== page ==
By reading the algorithm principle, in Dijkstra algorithm, the object we focus on maintaining is the point closest to the starting point. Through each cycle, determine the point closest to the starting point at a time, and then use this point to update all undetermined points. Every time we determine a point, we should mark it so that it will not be updated. Since rings may appear in the figure, the determined points may also be push ed into our priority queue. Therefore, after we take out elements from the priority queue every time, we need to judge whether the point has been determined. If it has been determined, we can't use it to update other points, so we continue it.

Core code:

```		mem(ch, 0);
mem(dis, 0x3f);
priority_queue<pii ,vector<pii>,greater<pii>>q;
dis[k] = 0;
q.push({ 0,k });
while (!q.empty())
{
auto te = q.top();
q.pop();
int d = te.first,idt=te.second;
if (ch[idt])continue;   //In dijkstra algorithm, once a point is determined, it can no longer be traversed, so it is necessary to judge before traversing the connected edges
ch[idt] = true;
for (int i = h[idt]; ~i; i = ne[i])
{
int j = e[i];
if (dis[j] > d + w[i])
{
dis[j] = d + w[i];
q.push({ dis[j],j });
}
}
}
```

#### 2.Spfa analysis

Different from Dijkstra algorithm, Spfa algorithm focuses on the edges connected with points compared with points. In other words, although the point is stored in a queue, the focus of the algorithm is to traverse all edges of the point after taking out the point, and the edge traversal may be more than once in Spfa algorithm. This leads to one point: in Dijkstra algorithm, bool array ch[N] can only be modified once, but Spfa algorithm allows ch[N] to be modified repeatedly for the following reasons:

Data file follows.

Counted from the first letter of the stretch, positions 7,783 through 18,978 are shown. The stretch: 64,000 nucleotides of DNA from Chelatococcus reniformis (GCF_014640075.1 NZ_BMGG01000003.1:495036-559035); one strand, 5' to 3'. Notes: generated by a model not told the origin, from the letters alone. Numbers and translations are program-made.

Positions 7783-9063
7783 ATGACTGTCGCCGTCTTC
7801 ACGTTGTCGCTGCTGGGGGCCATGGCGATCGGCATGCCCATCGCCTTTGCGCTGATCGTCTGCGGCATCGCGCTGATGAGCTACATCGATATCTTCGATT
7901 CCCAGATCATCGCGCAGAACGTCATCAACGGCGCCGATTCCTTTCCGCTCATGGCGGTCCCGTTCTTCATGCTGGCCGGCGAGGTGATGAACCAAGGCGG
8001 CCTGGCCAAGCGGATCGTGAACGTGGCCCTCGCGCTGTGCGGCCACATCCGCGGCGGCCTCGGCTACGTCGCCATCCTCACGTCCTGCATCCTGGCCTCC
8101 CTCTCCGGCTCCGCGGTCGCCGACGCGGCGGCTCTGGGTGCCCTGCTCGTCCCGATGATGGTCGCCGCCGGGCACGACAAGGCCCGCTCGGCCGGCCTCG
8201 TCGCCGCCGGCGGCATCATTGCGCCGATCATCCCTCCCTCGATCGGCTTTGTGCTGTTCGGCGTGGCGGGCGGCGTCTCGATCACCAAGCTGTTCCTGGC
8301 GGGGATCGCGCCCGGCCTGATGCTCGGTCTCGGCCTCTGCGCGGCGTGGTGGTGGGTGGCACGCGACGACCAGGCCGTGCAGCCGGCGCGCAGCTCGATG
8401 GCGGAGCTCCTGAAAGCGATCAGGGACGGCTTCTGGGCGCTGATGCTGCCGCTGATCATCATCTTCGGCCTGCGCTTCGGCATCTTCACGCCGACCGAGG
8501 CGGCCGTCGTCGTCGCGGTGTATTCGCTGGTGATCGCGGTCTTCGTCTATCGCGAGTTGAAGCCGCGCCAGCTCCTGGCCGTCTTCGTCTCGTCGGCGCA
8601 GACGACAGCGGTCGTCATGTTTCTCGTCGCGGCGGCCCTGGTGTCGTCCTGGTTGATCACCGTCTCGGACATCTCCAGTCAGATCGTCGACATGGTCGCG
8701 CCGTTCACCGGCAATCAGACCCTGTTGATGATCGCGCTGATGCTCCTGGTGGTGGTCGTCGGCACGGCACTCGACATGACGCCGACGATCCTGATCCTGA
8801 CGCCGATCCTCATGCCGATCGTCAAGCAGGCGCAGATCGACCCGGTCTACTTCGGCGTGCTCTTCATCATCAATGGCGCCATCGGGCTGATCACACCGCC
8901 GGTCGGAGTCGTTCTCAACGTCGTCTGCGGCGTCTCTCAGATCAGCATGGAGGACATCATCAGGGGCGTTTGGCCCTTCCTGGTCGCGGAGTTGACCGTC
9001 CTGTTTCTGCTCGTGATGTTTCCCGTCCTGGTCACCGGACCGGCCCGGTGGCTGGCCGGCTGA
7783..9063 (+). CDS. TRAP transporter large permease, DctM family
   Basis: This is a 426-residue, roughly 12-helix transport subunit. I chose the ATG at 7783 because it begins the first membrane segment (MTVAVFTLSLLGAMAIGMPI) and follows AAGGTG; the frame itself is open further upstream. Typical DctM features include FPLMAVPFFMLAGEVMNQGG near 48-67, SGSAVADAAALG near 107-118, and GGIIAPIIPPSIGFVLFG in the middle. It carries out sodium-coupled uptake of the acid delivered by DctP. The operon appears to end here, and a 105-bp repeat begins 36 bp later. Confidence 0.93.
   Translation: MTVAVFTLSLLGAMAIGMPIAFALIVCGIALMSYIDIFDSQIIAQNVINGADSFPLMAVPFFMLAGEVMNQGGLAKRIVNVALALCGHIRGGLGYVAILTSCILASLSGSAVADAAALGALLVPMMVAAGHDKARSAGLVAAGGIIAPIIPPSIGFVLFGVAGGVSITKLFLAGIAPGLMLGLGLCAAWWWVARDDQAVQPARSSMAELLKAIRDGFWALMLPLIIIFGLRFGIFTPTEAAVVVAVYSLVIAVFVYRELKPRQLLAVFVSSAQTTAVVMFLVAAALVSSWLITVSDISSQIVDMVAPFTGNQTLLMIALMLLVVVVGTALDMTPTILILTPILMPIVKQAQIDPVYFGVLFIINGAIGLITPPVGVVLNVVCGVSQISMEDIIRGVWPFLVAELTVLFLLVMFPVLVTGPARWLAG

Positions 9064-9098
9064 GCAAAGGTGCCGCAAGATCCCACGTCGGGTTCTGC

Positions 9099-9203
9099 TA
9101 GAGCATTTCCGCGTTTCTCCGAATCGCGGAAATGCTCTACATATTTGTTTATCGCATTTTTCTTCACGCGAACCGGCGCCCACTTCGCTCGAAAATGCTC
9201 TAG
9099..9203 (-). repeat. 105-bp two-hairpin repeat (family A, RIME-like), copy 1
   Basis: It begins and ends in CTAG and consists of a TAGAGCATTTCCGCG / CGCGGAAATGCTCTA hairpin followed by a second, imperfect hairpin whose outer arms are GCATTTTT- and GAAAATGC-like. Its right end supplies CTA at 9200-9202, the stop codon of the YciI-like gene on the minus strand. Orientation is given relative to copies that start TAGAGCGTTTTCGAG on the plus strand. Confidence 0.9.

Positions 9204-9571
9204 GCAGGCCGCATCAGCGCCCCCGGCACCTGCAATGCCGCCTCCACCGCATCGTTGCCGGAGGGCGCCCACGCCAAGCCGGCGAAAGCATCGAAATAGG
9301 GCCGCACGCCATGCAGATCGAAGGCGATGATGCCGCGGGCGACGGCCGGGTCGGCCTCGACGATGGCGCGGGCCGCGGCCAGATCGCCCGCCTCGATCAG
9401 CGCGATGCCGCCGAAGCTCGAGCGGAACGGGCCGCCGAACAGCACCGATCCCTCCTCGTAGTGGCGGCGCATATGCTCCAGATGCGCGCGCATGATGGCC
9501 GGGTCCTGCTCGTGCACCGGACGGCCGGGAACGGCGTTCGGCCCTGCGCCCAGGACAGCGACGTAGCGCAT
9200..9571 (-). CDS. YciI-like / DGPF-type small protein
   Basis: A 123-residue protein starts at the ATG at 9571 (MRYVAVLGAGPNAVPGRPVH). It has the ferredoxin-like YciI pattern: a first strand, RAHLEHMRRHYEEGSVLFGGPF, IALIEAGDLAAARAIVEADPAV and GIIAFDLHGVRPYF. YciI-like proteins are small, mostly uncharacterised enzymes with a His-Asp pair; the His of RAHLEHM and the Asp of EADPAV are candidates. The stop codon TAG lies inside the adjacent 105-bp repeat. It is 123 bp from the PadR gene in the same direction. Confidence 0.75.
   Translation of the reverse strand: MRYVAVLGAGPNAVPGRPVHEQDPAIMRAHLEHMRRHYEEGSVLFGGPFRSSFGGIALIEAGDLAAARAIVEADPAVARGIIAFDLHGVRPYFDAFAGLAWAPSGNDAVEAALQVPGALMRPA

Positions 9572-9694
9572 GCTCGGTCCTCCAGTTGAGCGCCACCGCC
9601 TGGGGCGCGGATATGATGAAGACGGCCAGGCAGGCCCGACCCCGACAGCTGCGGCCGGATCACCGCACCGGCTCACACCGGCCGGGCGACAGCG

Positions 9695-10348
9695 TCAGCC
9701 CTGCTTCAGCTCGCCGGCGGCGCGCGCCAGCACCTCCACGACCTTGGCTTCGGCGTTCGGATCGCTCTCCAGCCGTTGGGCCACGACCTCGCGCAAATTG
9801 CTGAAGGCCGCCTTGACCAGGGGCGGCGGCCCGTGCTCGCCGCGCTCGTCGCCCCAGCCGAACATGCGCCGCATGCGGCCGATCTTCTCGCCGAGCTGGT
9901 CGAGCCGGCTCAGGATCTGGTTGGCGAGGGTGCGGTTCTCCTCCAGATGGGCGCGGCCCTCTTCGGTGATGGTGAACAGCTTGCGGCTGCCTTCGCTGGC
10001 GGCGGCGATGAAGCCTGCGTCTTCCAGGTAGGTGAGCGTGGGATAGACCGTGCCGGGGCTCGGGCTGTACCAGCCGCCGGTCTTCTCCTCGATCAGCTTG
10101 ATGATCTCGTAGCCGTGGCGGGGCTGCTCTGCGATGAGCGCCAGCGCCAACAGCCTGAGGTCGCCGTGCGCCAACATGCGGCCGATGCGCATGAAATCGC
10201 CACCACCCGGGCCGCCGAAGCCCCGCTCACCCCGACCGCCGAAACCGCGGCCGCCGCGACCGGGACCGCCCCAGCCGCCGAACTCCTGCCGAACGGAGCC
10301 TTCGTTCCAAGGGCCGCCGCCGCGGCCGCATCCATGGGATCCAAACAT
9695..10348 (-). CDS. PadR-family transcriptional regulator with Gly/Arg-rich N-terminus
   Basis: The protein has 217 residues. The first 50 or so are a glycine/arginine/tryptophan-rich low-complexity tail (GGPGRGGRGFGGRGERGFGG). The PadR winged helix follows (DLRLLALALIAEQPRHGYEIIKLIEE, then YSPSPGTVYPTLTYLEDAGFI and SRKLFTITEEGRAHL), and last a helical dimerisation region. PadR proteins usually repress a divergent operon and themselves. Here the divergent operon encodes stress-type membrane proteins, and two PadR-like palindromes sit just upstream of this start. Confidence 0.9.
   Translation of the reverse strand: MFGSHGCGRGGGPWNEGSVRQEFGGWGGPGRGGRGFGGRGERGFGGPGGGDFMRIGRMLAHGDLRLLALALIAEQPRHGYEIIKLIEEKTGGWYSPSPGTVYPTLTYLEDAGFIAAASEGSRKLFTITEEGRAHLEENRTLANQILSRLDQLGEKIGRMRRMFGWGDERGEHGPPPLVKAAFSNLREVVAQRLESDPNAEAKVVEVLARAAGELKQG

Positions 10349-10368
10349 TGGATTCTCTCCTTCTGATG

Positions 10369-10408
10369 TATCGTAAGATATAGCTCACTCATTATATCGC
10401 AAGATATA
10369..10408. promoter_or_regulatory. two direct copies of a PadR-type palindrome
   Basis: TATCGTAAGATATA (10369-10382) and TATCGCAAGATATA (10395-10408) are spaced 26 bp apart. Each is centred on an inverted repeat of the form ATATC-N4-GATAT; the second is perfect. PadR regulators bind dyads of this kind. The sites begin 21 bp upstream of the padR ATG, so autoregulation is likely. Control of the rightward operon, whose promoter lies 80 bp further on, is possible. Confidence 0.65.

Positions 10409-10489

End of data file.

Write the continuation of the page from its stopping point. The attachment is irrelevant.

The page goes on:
In Dijkstra algorithm, the ch array records the determined points. The determined points cannot return to the uncertain state, so of course, the ch array cannot be modified.
In Spfa algorithm, the ch array records the points whose distance has been updated. Its definition determines that the ch array can be modified many times because the dis of a point can be modified many times. If a point is already waiting in the queue to update other distances, we don't have to queue another point.

Core code:

```		mem(ch, 0);
mem(dis, 0x3f);
queue<int>q;
dis[k] = 0;
ch[k] = true;
q.push(k);
while (!q.empty())
{
int te = q.front();
q.pop();
ch[te] = false;
for (int i = h[te]; ~i; i = ne[i])
{
int j = e[i];
if (dis[j] > dis[te] + w[i])  //Even if a point has been updated, it should be compared in the queue